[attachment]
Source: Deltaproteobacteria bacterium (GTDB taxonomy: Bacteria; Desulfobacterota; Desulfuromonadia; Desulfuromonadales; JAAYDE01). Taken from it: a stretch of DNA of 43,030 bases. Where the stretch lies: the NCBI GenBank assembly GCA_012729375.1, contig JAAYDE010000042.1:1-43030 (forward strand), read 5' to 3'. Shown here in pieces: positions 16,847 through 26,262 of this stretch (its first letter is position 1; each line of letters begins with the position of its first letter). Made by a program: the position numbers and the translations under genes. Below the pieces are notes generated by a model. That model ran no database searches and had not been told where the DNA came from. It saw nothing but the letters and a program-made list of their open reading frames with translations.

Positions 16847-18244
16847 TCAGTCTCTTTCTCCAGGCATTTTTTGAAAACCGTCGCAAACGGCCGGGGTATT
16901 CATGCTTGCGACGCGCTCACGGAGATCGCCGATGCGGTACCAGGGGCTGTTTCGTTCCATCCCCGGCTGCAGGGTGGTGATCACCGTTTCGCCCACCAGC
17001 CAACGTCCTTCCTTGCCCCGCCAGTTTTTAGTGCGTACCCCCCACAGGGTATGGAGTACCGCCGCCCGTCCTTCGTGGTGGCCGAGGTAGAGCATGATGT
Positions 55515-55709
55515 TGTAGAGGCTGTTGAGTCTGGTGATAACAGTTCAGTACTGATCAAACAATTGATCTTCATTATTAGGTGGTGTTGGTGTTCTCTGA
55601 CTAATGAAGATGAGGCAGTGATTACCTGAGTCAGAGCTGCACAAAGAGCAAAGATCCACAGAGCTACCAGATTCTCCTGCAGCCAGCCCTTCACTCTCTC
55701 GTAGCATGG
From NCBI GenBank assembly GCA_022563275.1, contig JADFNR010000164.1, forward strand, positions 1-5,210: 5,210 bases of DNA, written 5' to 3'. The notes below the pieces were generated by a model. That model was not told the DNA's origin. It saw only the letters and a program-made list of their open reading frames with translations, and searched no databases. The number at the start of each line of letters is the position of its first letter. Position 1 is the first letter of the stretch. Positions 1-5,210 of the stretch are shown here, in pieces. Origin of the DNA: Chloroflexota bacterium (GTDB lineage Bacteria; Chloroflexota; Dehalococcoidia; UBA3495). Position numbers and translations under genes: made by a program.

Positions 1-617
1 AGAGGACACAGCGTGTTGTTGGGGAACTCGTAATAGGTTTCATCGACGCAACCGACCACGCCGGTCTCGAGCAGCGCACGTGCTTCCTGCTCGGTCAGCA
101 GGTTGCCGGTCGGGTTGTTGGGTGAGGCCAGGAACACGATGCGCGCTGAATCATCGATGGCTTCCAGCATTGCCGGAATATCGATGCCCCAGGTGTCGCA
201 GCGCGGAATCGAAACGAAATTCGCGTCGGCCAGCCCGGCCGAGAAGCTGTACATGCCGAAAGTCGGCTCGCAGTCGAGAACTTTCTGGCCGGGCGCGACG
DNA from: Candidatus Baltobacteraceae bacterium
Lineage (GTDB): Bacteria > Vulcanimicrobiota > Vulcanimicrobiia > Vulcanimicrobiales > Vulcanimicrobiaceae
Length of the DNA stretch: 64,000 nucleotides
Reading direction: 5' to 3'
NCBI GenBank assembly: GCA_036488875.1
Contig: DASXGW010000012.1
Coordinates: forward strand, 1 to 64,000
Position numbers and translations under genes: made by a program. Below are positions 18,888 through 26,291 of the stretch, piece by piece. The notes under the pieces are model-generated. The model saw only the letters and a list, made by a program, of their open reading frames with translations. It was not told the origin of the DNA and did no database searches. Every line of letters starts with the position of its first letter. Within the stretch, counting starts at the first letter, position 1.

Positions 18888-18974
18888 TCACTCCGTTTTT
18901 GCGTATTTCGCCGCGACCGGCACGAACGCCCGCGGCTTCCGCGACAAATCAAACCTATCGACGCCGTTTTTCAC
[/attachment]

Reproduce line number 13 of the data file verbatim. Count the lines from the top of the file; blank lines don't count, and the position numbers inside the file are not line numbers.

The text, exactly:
101 GGTTGCCGGTCGGGTTGTTGGGTGAGGCCAGGAACACGATGCGCGCTGAATCATCGATGGCTTCCAGCATTGCCGGAATATCGATGCCCCAGGTGTCGCA